Randomizing your music may very well lead to a song that dredges up memories you may not want — or, in my case, memories I didn’t know I wanted.
I don’t listen to music as often as I’d like because I can only do it when I’m not doing anything else, which is also not as often as I’d like. I’ve attempted to play music while working, only to realize I was paying attention to the music and had zero work to show for it.
Happily, a rare opportunity to just listen to music presented itself on my flight home to Toronto from San Francisco two weeks ago. I eagerly pulled out my phone, popped in my earbuds, and tapped Shuffle.
Then “Adieu” began to play. And the floodgates opened.
I was going to write, “You can’t make this stuff up,” but apparently you can.
Not only have I been having unusually vivid dreams lately, I’m actually remembering them — something that almost never happens. Although given the occurrences in these dreams, I wonder if I’d be better off forgetting them. Not because they’re terrible, but because they’re so goddamn weird.
Under any other normal circumstance, I’d agree that the term “feisty turtle” is an odd pairing of words.
But I can’t agree. I’ve looked after my neighbour’s turtle Harold (Harold!) on three separate occasions now and I think that has earned me the prestigious title of Turtle-Sitter Who Can Assign Adjectives To Local Reptiles Under Her Temporary Care, along with Observer of Curious Turtle Behaviour.
One night after feeding Harold, I decided to sit and watch for a while. I’d never actually watched turtles for an extended period of time — unlike most of the general population, obviously.
For one thing: Harold yawned and let me tell you, you really haven’t lived until you’ve seen a turtle yawn.
Imagine a turtle having just been woken from his hibernation. He’s been dug out from his underground haven with fresh soil still spattered across his shell and he’s slowly turning his head side-to-side, as if trying to make sense of his surroundings in his sleepy haze.
Then picture him raising his front foot to his mouth and yawning.
Imagine boarding a bus en route to the indigenous Embera community in Panama, a long drive and boat ride down a river, far away from a privileged resort life of excessive food and free-flowing alcohol.
But we’re getting ahead of ourselves. First, picture a tour guide named Tony, speaking into a little microphone for his voice to carry over the din of the mini-bus speeding its way across the Pan-American highway.
Tony announces that a typical Panamanian salary is around $400 a month, and a post-secondary education runs about $30 for the year.
Suddenly, a woman from B.C. in the tour group decides this is the perfect moment to bring up her own plight.
"That’s so cheap!" she exclaims incredulously. "Do you know how expensive everything is in Canada? It’s going to cost me $100,000 to put my daughter through school! Oh, and our health care system is the worst, you have to wait forever…”
Then you think/hope she’ll shut up any second because she’s embarrassing herself, not to mention the person who chimed in to agree that, yes, everything costs far too much in Canada and we have such a rough life, especially compared to the high-rolling citizens of Panama!
You know what’s a great feeling? Thinking you won’t like doing something, but doing it anyway only to discover that you were right all along.
Not that I have anything against being satisfyingly wrong. But when I realized a long time ago that going to a tropical resort was just not appealing, someone said, “You can’t say you don’t like it if you’ve never gone.”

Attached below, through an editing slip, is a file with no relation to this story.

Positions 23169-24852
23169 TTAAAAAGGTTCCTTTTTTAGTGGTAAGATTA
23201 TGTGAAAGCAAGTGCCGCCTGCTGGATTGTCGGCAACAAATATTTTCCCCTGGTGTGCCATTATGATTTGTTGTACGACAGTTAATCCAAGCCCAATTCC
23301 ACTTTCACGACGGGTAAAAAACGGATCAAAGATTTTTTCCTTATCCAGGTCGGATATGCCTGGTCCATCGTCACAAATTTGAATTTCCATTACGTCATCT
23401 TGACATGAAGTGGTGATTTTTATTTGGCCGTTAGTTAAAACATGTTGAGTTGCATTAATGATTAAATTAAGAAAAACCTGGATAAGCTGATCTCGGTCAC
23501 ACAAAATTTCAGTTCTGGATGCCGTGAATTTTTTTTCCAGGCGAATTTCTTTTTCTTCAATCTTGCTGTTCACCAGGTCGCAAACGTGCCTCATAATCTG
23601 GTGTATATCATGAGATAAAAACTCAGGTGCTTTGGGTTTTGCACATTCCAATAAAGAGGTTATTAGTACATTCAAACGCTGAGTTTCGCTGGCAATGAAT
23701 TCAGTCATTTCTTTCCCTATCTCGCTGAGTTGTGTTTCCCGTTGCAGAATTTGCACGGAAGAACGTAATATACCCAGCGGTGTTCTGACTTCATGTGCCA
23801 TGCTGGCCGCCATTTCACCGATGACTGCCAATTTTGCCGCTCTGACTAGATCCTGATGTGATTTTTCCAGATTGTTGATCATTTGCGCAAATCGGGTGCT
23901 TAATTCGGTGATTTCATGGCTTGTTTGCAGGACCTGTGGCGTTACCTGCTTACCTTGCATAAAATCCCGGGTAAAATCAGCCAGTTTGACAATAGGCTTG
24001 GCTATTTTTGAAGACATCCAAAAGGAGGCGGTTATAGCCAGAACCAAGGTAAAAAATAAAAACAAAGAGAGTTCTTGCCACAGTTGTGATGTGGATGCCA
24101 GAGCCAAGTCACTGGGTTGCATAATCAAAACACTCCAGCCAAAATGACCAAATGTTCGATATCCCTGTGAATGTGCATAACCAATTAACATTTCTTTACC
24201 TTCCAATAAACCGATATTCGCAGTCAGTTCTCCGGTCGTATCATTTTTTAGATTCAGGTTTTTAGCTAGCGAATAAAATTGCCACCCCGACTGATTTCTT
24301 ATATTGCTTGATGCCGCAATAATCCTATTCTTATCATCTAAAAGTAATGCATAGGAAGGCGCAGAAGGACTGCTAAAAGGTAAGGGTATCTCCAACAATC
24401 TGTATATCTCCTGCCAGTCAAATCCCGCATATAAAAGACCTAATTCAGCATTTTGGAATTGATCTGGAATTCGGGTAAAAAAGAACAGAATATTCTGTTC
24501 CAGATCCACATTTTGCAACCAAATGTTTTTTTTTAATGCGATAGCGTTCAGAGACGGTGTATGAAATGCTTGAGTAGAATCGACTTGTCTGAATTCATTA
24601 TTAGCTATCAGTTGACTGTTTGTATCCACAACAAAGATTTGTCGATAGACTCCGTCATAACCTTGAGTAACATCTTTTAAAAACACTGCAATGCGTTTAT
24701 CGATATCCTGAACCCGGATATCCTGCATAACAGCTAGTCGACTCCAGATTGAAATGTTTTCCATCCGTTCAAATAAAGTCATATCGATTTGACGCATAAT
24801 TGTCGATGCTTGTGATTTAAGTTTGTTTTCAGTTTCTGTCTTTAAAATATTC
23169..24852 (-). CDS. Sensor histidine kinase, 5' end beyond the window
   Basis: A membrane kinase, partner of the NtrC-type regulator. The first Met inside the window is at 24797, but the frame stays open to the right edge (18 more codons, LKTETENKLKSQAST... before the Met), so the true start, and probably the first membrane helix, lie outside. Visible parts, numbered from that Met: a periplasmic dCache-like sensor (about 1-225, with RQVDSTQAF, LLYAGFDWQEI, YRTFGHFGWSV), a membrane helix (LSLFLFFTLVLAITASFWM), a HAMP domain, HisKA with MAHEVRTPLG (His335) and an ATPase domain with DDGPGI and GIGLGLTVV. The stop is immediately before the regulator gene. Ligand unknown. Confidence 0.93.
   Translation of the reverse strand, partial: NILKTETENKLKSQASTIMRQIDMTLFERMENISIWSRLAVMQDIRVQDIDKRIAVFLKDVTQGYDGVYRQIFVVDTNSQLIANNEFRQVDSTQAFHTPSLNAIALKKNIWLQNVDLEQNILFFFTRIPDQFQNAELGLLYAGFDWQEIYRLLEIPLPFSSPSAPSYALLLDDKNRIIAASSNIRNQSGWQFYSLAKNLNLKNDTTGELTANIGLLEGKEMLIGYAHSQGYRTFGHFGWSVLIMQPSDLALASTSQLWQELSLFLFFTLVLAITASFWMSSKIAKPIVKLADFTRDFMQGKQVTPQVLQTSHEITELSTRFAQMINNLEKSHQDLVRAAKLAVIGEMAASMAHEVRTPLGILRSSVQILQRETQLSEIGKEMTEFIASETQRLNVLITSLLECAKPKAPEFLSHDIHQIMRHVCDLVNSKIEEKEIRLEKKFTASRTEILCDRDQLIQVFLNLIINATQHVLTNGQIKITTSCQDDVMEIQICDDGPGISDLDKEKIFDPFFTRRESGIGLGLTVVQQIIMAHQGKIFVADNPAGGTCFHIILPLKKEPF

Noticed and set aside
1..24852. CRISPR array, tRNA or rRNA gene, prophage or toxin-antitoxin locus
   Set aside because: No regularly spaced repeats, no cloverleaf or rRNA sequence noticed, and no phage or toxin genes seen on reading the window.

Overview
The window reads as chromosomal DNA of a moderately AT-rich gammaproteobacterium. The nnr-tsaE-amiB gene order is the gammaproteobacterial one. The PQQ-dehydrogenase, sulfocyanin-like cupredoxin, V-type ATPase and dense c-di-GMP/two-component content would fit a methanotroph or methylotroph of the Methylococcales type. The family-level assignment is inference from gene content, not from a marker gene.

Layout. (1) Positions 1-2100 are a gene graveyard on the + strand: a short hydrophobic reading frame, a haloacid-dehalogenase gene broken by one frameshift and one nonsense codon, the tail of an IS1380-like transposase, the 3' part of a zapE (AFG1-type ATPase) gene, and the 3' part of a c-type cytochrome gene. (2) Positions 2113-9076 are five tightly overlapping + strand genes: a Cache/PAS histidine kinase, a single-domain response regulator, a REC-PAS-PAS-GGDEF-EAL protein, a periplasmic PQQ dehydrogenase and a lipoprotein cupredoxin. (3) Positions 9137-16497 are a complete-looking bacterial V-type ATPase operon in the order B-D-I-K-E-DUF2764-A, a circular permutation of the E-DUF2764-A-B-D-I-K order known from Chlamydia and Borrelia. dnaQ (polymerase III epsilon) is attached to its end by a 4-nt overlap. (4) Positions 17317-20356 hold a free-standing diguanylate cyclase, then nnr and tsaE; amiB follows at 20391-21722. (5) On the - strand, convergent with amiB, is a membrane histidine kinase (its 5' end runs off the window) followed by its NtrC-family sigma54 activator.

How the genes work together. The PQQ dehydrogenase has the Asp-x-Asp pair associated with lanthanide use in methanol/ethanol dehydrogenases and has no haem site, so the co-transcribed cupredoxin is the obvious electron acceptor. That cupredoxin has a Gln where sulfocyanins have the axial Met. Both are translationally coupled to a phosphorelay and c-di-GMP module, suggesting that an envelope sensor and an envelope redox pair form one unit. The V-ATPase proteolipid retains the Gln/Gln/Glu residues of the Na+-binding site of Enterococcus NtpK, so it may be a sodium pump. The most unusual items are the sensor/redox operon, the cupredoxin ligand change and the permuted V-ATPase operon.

I’m usually not the sort who will dismiss something because I think I won’t like it. I used to hate olives, then I made myself try them after a long time of staying away and now I love them. I never thought I’d like SpongeBob SquarePants and Matt practically begged me to watch it with him — now it’s one of the only scripted comedies that makes me laugh.
Food and television are easy fixes. You try it and don’t like it? Spit it out. You watch it and don’t like it? Bitch about how unfunny it is and switch the channel. A resort is a much more costly experiment.
Then, just days after Christmas, we had a good excuse: Matt’s friends were getting married.
The 67 oz Steak Odyssey, or Things That Won’t Get You Laid
When I encounter a restaurant that offers a completely unrealistic eating challenge, I can’t help but wonder what deluded masochist would be so ready, willing and able to tackle ungodly amounts of food.
Then along came my cousin Mark.
Mark, he of steak and Jell-O-filled plates. He whose sky-high piled meals cause paper plates to literally bend under the weight of the food. With his boundless energy and active lifestyle, he manages to keep a trim figure — one look and you’d never guess he could eat his weight in food.
Last month, he came pretty damn close.
It was his sister Kris’s birthday and a bunch of us gathered at RealSports Bar and Grill, where we discovered The Hail Mary on the menu:
That’s right: 67 oz steak. One pound of fries. One pound of coleslaw. One hour.
It began as a joke. He even dared to utter the phrase, “I’ve always wanted to try that.” But as the jokes progressed, they soon become, well, not jokes at all.
Then he spoke the inevitable words: “I’m gonna do it.”
We weren’t sure if he was serious, but he shut his menu with such conviction that we knew he’d made up his mind.
“DON’T DO IT!!!” cried Kris, arms outstretched.
He wouldn’t listen. It would take an hour and a half for the steak to cook, meaning he had an hour and a half to mentally prepare himself. (And you can bet there are pictures…)